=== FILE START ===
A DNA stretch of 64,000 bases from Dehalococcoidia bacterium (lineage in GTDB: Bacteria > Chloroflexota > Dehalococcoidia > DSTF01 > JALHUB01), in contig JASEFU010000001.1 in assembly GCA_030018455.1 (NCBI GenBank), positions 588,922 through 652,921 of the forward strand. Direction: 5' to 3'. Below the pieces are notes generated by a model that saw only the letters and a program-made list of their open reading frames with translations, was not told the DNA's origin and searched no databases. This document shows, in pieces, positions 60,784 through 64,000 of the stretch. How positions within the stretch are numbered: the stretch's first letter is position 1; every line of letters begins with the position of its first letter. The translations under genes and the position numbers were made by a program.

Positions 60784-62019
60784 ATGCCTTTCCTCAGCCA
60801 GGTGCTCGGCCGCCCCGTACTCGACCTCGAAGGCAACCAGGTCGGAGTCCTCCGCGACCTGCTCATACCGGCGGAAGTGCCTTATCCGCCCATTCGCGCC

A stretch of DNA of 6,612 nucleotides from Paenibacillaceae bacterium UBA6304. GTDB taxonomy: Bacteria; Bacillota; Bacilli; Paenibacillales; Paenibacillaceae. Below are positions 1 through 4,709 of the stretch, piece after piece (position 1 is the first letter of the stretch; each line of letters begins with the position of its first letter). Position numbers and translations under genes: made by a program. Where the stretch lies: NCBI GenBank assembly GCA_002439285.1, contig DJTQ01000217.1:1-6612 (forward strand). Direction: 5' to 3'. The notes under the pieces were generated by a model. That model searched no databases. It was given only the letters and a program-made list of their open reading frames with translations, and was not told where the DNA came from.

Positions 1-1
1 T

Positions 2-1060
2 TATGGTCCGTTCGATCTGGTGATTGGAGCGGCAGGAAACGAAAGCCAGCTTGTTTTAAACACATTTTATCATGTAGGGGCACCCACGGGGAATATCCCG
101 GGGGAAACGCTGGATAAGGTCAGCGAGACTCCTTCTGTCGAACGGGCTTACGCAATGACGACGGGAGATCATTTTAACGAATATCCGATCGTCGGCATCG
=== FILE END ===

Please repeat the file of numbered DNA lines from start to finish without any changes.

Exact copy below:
A DNA stretch of 64,000 bases from Dehalococcoidia bacterium (lineage in GTDB: Bacteria > Chloroflexota > Dehalococcoidia > DSTF01 > JALHUB01), in contig JASEFU010000001.1 in assembly GCA_030018455.1 (NCBI GenBank), positions 588,922 through 652,921 of the forward strand. Direction: 5' to 3'. Below the pieces are notes generated by a model that saw only the letters and a program-made list of their open reading frames with translations, was not told the DNA's origin and searched no databases. This document shows, in pieces, positions 60,784 through 64,000 of the stretch. How positions within the stretch are numbered: the stretch's first letter is position 1; every line of letters begins with the position of its first letter. The translations under genes and the position numbers were made by a program.

Positions 60784-62019
60784 ATGCCTTTCCTCAGCCA
60801 GGTGCTCGGCCGCCCCGTACTCGACCTCGAAGGCAACCAGGTCGGAGTCCTCCGCGACCTGCTCATACCGGCGGAAGTGCCTTATCCGCCCATTCGCGCC

A stretch of DNA of 6,612 nucleotides from Paenibacillaceae bacterium UBA6304. GTDB taxonomy: Bacteria; Bacillota; Bacilli; Paenibacillales; Paenibacillaceae. Below are positions 1 through 4,709 of the stretch, piece after piece (position 1 is the first letter of the stretch; each line of letters begins with the position of its first letter). Position numbers and translations under genes: made by a program. Where the stretch lies: NCBI GenBank assembly GCA_002439285.1, contig DJTQ01000217.1:1-6612 (forward strand). Direction: 5' to 3'. The notes under the pieces were generated by a model. That model searched no databases. It was given only the letters and a program-made list of their open reading frames with translations, and was not told where the DNA came from.

Positions 1-1
1 T

Positions 2-1060
2 TATGGTCCGTTCGATCTGGTGATTGGAGCGGCAGGAAACGAAAGCCAGCTTGTTTTAAACACATTTTATCATGTAGGGGCACCCACGGGGAATATCCCG
101 GGGGAAACGCTGGATAAGGTCAGCGAGACTCCTTCTGTCGAACGGGCTTACGCAATGACGACGGGAGATCATTTTAACGAATATCCGATCGTCGGCATCG